Having a secure HTTPS connection used to be a feature you’d see for example on banking web sites, where the need to address security issues was much higher.
However, as of late, this has changed quite a bit. Part of it likely has to do with browser vendors. In the last couple of years they’ve begun to make a point of warning you whenever you’re doing something that might not be secure. Which is a good thing.
How this is usually done is by showing you (i) an icon implying that your connectiong is ‘wrong’ and ‘insecure’. In reality, having SSL might not even be such a big deal if you don’t even use forms, don’t handle eny passwords or such. However, even in those cases, the browser will tell you that the site is insecure.
Two of the major pains that I have with certificates are the following:
- They cost money
- They expire and then I forget about them
Green Bar vs. “Normal” Certificates
Just to make things clear, we are not talking about the so-called “green bar” here (aka Extended Validation SSL Certificatese). For one of those you’ll need to dish out $300 or more. So if what you’re looking is how to set that up, this blog post won’t be of much help.
If you just want (i) to go away and to have something like this you are on the right page.
We’ll accomplish this by going through the following four steps:
- Use Let’s Encrypt
- Use custom chef script for Rails setup
- Set application env to use custom chef recipe
- Setup a cron job to auto extend certificate
1. Let’s Encrypt
https://letsencrypt.org/ is a nonprofit Certificate Authority. For the purposes of this post, I will assume you’re running Ubuntu 14.04.4 LTS server managed with AWS OpsWorks.
In this example I’ll be adding an SSL certificate for the “kodius.io” domain.
#execute in terminal wget https://dl.eff.org/certbot-auto chmod a+x certbot-auto certbot-auto certonly --standalone -d kodius.io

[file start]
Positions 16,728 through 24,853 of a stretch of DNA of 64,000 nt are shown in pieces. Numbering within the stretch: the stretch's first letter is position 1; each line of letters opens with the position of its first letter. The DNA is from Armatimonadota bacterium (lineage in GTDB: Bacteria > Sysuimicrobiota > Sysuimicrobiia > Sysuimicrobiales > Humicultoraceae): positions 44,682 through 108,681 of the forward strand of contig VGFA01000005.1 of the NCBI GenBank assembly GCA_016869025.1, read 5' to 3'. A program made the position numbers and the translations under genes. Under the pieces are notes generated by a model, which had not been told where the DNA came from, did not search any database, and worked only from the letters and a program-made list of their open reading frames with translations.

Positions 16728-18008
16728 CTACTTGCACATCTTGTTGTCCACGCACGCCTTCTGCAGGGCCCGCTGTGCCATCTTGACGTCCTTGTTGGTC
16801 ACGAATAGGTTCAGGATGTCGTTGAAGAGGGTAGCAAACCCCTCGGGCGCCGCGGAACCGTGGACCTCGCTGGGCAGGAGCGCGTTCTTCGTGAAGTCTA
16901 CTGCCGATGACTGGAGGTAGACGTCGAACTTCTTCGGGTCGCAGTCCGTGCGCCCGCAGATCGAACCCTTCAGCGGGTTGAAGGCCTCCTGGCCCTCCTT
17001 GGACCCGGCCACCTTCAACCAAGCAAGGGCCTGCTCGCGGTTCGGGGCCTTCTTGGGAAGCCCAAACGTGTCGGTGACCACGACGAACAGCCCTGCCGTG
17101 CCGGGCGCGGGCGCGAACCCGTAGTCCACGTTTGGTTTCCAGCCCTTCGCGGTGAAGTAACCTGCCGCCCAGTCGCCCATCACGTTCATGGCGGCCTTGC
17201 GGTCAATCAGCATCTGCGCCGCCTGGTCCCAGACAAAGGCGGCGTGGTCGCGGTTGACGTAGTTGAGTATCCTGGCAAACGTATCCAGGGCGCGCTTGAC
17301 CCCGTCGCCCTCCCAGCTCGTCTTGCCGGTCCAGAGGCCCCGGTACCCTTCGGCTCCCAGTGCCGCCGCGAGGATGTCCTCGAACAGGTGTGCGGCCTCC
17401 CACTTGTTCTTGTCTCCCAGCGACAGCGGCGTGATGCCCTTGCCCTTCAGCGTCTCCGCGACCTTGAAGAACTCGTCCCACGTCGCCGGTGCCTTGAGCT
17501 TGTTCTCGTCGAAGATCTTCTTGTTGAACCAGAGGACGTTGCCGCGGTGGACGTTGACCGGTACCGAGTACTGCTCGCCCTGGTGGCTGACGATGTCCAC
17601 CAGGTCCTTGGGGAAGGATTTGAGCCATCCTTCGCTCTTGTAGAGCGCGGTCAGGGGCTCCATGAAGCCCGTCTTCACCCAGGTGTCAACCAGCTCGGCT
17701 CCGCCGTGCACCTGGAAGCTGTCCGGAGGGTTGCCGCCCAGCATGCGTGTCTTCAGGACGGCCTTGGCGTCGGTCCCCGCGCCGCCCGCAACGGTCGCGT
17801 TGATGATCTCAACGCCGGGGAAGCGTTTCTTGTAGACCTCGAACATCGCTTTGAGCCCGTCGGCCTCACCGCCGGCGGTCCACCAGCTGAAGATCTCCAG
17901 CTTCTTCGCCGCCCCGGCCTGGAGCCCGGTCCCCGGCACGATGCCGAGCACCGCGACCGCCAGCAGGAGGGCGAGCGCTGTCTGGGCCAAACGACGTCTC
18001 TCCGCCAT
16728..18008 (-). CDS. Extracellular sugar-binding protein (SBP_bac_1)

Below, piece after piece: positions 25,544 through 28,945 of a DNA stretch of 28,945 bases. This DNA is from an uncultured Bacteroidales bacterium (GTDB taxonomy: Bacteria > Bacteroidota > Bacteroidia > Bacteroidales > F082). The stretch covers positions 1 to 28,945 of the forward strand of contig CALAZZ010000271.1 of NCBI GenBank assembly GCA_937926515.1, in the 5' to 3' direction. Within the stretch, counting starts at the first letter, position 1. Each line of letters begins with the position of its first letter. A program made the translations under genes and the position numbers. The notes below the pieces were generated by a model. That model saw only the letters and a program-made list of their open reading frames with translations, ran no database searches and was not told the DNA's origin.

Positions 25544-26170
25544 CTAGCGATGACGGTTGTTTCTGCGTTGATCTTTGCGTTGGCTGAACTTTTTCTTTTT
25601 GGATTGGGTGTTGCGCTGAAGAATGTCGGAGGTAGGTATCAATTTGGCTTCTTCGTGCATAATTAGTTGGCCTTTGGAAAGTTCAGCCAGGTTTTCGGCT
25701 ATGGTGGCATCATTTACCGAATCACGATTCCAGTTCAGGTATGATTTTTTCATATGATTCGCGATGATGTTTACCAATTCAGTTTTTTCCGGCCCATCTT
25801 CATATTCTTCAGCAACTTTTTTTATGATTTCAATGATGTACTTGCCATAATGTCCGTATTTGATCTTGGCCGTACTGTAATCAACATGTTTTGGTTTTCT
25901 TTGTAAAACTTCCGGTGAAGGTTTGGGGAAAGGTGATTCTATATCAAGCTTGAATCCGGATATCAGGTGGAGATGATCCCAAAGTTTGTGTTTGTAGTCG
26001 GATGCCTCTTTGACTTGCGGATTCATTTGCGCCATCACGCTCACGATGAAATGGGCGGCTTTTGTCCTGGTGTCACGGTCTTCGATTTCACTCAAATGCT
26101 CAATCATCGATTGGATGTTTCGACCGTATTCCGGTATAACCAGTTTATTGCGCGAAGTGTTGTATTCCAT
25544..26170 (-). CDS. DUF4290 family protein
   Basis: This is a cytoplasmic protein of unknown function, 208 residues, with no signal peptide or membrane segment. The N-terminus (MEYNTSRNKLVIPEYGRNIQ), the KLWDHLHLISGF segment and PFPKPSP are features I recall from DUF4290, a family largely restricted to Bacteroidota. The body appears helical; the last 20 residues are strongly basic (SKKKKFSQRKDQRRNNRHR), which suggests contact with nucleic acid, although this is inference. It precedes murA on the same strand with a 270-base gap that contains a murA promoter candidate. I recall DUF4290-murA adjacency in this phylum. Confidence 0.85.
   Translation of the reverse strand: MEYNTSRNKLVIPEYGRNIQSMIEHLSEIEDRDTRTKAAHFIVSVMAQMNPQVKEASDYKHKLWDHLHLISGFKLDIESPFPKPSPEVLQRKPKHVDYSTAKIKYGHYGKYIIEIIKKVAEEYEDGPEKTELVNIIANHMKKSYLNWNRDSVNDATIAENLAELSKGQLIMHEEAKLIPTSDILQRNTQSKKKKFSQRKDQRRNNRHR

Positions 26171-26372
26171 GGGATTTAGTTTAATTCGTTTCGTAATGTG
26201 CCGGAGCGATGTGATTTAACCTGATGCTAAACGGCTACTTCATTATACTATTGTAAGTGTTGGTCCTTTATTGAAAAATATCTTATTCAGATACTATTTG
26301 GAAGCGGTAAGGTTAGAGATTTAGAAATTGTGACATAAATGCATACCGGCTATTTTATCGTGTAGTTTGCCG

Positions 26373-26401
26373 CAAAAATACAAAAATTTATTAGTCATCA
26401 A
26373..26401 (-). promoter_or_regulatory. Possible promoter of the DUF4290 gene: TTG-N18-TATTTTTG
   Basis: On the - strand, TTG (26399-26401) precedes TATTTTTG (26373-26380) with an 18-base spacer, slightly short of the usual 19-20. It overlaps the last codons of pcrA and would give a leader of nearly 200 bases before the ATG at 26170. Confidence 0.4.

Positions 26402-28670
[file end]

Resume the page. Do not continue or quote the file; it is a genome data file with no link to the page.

After executing the previous command, a certificate will be generated inside of the /etc/letsencrypt/live folder. Congrats!
If you are not using a Ubuntu/Nginx setup, then you should check out the proper command sequence here https://certbot.eff.org/.
2. Tweaking nginx config
If you open up the Amazon OpsWorks console and go to your Rails app settings you will see a section where can manually add a certificate as well as SSL
This works great, however, it requires you to manually copy/paste keys to SSL certificate input text areas. While this might not be such a big deal to do once in a while, Let’s Encrypt certificates actually run out after a mere 90 days. You might not want to do that manually.
Instead we’ll build a custom chef script to enable SSL while the application is being deployed. We will also add a cron job to automatically extend the certificate’s validity meaning we’ll never have to think twice about whether our certificate is gonna run out.
3. Edit Environment Variables inside of the Rails App
When we re-deploy the app you’ll notice nothing’s changed:
In order to make this work you’ll have to enable the “SSL” part of the recipe for setting up our nginx configuration (this part is not mandatory, so whether you want to do it or not, it’s up to you).
#setting in Rails App on OpsWorks UI ENABLE_MANUAL_SSL = true
As shown here:
After re-deploying once more, you will get a fully set up SSL connection. The recipe we’re using puts in a bunch of redirects for nginx to the new https:// address, so old links will still work.
4. Setup a cron job to auto-extend certificate
Add a script /home/ubunut/renew_certs.sh
#/home/ubuntu/renew_certs.sh #!/bin/bash certbot-auto --quiet certonly -d kodius.io
chmod +x /home/ubuntu/renew_certs.sh cronab -e #add to cron 0 0 */60 * * /home/ubuntu/renew_certs.sh